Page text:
As the global economy begins to reopen, employers must now plan for the complex issues presented by mobile employees. During this 25-minute moderated discussion focused on Spain, the Netherlands and the UK, our Global Immigration & Mobility lawyers from Madrid, Amsterdam & London explore the current landscape and anticipated challenges employers will face with business

The COVID-19 pandemic has caused a rapid, severe, and unprecedented disruption to the movement of workers around the globe. In an effort to impede the spread, many governments have implemented travel and immigration restrictions that have impacted visa processing, work authorization, and cross-border entry for foreign nationals employed by multinational companies.

In order to allow

To review the new and expanded version of the Coronavirus Quick Guide for Employers click here.

This guide covers 19 jurisdictions across Europe, Middle East and Africa and covers the latest country updates from the last couple of days, including employer obligations following school closures around the region.

In 2020, trade tensions, uncertainties over Brexit, significant changes in the political landscape and unexpected global events, such as the Coronavirus outbreak, continue to present challenges for the global employer. Meanwhile, the relentless advance of technology is accelerating workplace transformation, creating an opportunity for employee growth and diversification across industries.

To help navigate the global

Join us in our new Palo Alto office for a breakfast briefing on October 30 as we explore the top 5 trends impacting multinational employers in EMEA.

Hear from leading practitioners in 5 key EMEA jurisdictions – France, Germany, South Africa, Spain and the United Kingdom – as we address these key developments:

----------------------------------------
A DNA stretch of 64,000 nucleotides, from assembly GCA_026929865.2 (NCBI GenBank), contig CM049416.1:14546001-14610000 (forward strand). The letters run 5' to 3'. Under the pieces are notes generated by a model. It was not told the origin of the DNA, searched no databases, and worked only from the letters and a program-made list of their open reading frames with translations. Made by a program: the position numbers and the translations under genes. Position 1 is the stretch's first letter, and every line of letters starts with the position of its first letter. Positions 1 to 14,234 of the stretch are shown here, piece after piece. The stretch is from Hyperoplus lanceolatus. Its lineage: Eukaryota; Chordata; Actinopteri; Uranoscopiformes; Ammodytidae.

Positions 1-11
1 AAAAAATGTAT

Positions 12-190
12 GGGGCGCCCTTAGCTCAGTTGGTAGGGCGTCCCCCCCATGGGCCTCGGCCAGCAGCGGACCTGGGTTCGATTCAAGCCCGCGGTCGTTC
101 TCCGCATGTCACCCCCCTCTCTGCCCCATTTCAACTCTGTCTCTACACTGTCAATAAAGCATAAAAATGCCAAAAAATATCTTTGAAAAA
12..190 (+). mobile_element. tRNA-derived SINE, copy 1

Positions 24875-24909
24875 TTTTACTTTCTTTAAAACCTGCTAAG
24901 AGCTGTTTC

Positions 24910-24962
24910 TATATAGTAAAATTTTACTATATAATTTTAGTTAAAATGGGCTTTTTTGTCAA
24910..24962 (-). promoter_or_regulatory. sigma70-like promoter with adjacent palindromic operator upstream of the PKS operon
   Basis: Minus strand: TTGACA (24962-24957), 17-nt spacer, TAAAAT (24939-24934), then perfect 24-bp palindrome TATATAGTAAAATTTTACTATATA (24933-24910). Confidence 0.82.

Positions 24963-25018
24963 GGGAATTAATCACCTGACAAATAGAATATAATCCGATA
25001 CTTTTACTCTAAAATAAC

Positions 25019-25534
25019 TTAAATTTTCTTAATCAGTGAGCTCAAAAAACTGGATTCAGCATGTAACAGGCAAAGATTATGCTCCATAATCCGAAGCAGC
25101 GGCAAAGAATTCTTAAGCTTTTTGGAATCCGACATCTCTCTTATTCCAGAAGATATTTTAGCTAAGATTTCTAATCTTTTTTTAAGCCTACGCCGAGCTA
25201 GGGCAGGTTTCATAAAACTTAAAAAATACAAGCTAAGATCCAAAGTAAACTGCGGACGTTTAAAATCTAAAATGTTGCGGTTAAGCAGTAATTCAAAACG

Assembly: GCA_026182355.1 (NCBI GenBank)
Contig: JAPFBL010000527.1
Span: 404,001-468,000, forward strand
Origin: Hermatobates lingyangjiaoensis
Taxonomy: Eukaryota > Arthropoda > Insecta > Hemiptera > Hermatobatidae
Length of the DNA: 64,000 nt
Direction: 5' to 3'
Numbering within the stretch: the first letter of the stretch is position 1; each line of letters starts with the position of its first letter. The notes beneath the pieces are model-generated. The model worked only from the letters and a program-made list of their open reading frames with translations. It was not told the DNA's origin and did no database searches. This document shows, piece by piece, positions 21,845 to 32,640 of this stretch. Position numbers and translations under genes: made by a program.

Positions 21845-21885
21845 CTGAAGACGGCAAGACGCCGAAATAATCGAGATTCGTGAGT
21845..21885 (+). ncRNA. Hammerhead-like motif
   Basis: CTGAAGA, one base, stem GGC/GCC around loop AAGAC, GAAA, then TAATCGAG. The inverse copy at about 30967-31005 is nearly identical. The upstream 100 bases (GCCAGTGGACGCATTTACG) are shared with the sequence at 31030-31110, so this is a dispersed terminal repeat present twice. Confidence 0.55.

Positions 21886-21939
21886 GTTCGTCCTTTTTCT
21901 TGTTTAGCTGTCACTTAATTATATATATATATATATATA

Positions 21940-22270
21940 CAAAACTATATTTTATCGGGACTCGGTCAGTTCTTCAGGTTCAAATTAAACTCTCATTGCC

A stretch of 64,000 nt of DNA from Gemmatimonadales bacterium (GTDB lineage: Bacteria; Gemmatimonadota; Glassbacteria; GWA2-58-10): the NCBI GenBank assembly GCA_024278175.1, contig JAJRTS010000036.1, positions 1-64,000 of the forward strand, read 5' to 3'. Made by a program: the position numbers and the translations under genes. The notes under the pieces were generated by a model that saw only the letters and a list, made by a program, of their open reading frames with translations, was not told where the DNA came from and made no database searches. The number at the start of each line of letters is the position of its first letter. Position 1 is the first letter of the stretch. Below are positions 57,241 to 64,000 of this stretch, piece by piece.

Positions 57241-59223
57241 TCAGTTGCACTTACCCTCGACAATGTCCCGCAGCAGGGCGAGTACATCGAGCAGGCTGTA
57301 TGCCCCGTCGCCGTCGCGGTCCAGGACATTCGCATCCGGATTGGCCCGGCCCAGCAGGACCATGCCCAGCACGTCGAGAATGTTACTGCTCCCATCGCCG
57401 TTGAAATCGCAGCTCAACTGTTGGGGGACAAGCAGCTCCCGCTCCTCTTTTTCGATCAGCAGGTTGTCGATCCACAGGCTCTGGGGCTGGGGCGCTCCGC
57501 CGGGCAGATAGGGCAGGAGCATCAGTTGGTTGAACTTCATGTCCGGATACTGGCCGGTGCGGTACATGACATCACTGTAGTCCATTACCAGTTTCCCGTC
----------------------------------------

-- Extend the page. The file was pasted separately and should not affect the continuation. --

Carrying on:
1. Tips

On May 14, the European Court of Justice ruled that Member States are required to impose an obligation on employers to establish an objective, reliable and accessible system that keeps a daily record of the hours worked. However, Member States have some discretion as to the system that is used to record working time, which

Today is Equal Pay Day in the US. It marks the date women need to work into 2019 to earn what men were paid in the previous year. (And, in fact, this particular date does not take into account that women of color are often paid less than white women.)

Collecting, sharing, maintaining (and possibly publishing) diversity data (of any type but including gender pay) remains a significant undertaking for employers. And the complexity compounds for multinationals.

While we are still waiting to see if the EEOC will begin collecting aggregate pay data by gender (READ MORE HERE), many countries outside the US already do (e.g. the UK and Australia).

The global trend towards requiring transparency is not slowing. Just recently, France, Spain and soon Ireland have jumped aboard.


Continue Reading France, Spain And Soon Ireland, Kick Off New Gender Pay Gap Reporting Requirements

With thanks to our colleague Lois Rodriquez (Baker McKenzie Spain)

Last month, the Spanish government passed several bills that will impact all companies with headcount in Spain – regardless of their size. These changes relate to gender equality plans, and the obligation for all companies to maintain daily records of employee work hours, including the specific beginning and ending times of each employee’s working day.
Continue Reading Expansion Of Time Recording Obligation In Spain

The world is facing yet another year of unprecedented changes and complex challenges making uncertainty the new normal.

In the Global Employer Magazine: 2019 Horizon Scanner we review the key themes and trends that dominated the employment law landscape in 2018, and explore the global trends and issues employers need to know about in 2019.